MIAMI – 'Neither Wolf Nor Dog,' is a film with an important and relevant message. A week-long opportunity to see the Native American film, 'Neither Wolf Nor Dog,' is beginning Aug. 31 at the Miami Cineplex Theater.
The film is based on the award-winning novel by Kent Nerburn and features a standout performance by elder Dave Bald Eagle who was 95-years old during the time of filming playing the main character Dan, and Oklahoma native actor, Richard Ray Whitman, who portrays his friend Grover. The film is directed and produced by Steven Lewis Simpson, an award-winning British director best known for his Native American feature movies and documentaries.
The film has received a higher audience rating than any current blockbuster, according to the film’s promotion team.
The film revolves around a white writer, played by Christopher Sweeney, summoned by a Native American Lakota elder who asks him to write a book based on a shoebox of notes of insights of Native American history written from the Native point of view. After a serious endeavor and failed start heavily criticized by Dan and Grover, the author is tricked into a road trip and emotional journey through the heart of the contemporary Native American landscape ending at the historically sacred ground of the Wounded Knee Massacre of 1890 where the stunning climax of the movie was filmed.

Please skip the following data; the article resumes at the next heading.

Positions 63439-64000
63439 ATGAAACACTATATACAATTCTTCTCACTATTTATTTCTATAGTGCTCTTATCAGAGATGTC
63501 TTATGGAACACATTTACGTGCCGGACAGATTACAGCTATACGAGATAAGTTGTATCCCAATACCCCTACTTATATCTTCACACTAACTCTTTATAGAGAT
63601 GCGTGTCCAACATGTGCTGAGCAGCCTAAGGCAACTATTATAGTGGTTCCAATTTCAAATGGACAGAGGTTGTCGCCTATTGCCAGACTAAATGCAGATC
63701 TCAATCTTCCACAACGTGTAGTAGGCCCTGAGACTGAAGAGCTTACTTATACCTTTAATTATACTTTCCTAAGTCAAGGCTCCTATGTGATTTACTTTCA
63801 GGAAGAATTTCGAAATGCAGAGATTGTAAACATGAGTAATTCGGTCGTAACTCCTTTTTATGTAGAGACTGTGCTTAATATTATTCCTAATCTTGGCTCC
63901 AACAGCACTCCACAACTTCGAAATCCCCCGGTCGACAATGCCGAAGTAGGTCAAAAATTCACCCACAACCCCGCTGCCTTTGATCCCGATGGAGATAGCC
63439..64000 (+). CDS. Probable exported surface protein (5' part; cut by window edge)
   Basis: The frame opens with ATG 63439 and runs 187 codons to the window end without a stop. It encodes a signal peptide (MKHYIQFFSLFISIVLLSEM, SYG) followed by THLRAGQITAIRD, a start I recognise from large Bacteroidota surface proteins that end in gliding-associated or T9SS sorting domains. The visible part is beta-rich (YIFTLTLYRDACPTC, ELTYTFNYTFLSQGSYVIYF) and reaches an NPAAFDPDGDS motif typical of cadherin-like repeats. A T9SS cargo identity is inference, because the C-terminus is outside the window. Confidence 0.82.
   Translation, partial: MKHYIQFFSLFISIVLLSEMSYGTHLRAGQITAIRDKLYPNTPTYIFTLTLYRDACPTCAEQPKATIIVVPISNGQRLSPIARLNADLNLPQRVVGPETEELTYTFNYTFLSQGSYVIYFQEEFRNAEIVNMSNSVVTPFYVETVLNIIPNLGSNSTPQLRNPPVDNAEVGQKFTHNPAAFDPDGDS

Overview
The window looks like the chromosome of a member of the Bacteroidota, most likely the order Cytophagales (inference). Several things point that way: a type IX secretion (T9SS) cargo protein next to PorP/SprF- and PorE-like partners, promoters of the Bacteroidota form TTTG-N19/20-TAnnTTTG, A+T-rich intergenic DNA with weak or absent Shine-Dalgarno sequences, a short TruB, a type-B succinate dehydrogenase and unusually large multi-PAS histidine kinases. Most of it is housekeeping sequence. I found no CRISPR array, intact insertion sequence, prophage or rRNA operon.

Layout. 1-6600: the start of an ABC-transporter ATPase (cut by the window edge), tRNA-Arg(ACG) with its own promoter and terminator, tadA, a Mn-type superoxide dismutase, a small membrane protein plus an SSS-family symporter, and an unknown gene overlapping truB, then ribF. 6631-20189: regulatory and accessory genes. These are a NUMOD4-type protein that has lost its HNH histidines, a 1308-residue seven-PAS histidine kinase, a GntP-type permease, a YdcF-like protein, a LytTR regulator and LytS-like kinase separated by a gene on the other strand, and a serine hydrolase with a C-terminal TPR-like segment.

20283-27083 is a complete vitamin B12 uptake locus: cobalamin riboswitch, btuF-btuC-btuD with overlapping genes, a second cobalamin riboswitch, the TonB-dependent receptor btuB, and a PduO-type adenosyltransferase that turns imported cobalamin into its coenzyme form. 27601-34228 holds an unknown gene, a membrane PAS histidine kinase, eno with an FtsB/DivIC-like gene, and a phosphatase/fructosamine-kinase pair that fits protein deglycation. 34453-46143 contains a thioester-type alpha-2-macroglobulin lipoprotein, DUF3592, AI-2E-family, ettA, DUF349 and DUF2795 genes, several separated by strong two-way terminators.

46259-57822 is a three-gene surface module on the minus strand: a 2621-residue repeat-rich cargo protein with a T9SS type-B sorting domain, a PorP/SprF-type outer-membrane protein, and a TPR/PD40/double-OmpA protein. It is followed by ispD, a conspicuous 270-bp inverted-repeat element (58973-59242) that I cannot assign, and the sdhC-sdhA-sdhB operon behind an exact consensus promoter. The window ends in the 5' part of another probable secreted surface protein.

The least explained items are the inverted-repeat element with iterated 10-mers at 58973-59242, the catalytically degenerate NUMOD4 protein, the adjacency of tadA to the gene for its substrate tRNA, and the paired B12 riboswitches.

'Neither Wolf Nor Dog' has received a “ 4. 7 to five” rating from Rotten Tomatoes and has received critical acclaim for the message viewers are left with that transcends even the novel's aim.